It's almost a month since David Cameron left office. With his entire staff to the right of him and his family to the left, the outgoing PM delivered his final address to the nation in a typically calm and confident fashion. As he did so, the famous door behind him hid scenes of frantic activity.
A new boss was coming – with new staff, new ideas and new priorities. Theresa May's team were arriving through the back door of Number 10, stunned by the speed at which they'd moved from running a leadership campaign to finding desk space in the country's most famous office. Those first few days were frenetic, bordering on chaotic, but the speed with which a new course has been set is nothing short of remarkable. In just four weeks, May has redrawn the map of Whitehall, creating new posts and new departments.
She's articulated a reform agenda that contrasts with (rather than builds on) that of her predecessor, claiming that her government will work “for the many, not the privileged few.” She's outlined plans for a major overhaul of corporate governance and executive pay, and she's teed-up major new policies on education, energy and infrastructure investment.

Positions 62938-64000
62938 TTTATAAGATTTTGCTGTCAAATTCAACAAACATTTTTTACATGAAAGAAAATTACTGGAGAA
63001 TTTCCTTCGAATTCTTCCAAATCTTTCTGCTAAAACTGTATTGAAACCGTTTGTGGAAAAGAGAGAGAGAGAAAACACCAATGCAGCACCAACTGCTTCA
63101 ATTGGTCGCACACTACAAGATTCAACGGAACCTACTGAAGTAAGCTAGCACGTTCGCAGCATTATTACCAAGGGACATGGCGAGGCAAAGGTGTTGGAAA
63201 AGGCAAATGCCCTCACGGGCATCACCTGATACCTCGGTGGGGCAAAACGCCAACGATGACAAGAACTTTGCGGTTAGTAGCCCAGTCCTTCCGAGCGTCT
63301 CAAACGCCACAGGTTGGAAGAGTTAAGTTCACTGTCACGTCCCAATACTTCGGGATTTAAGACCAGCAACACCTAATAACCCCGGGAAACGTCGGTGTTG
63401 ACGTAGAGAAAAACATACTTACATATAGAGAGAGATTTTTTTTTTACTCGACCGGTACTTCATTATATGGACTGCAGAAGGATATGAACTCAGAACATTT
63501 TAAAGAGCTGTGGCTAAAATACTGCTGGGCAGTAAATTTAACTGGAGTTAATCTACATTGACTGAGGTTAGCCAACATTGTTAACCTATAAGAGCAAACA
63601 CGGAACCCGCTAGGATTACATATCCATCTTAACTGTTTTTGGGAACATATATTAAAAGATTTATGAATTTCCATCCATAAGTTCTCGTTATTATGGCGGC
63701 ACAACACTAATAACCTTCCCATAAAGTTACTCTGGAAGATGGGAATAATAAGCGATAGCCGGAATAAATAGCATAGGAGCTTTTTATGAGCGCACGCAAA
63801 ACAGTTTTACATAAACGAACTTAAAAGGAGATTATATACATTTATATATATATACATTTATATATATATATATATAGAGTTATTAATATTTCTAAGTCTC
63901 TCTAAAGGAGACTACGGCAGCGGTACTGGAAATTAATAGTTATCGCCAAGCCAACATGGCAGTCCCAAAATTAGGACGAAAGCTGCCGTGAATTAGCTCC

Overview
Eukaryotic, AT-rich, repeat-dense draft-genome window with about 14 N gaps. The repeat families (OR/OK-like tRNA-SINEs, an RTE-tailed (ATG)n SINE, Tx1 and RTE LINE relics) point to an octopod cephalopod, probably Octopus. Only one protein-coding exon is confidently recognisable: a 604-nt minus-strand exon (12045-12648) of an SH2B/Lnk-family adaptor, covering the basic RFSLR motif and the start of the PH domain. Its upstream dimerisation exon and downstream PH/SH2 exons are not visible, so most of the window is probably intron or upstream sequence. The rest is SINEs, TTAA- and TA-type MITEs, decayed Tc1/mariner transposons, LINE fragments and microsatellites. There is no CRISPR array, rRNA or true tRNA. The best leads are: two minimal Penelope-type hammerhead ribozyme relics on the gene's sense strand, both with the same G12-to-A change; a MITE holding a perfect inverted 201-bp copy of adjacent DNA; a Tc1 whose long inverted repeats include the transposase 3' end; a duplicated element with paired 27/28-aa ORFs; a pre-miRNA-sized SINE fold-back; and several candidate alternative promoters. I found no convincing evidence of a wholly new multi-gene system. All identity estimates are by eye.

One of the most striking endeavours of these four short weeks has been the distance May has sought to put between herself and former chancellor George Osborne. Firing him was just the beginning. Since then she's signalled a move away from his beloved Northern Powerhouse idea in favour of a wider industrial strategy. Manchester's leaders fear any watering down could deter highly-prized foreign investment, particularly from China. Indeed, it seems that a less committed approach to relations with China could be the hallmark of May's post-Osborne economic policy. Concerns over Chinese involvement in the Hinkley Point power station may just be the more visible sign of May's scepticism.
Where does she stand on Osborne's mooted tie-up between the London and Shanghai stock exchanges? What of the £100bn that China is set to invest in the UK over the next decade? May needs to decide whether now, post-referendum, is really the time to cool on Chinese opportunities. Osborne wanted the UK to be China's “best partner in the West.” Does May?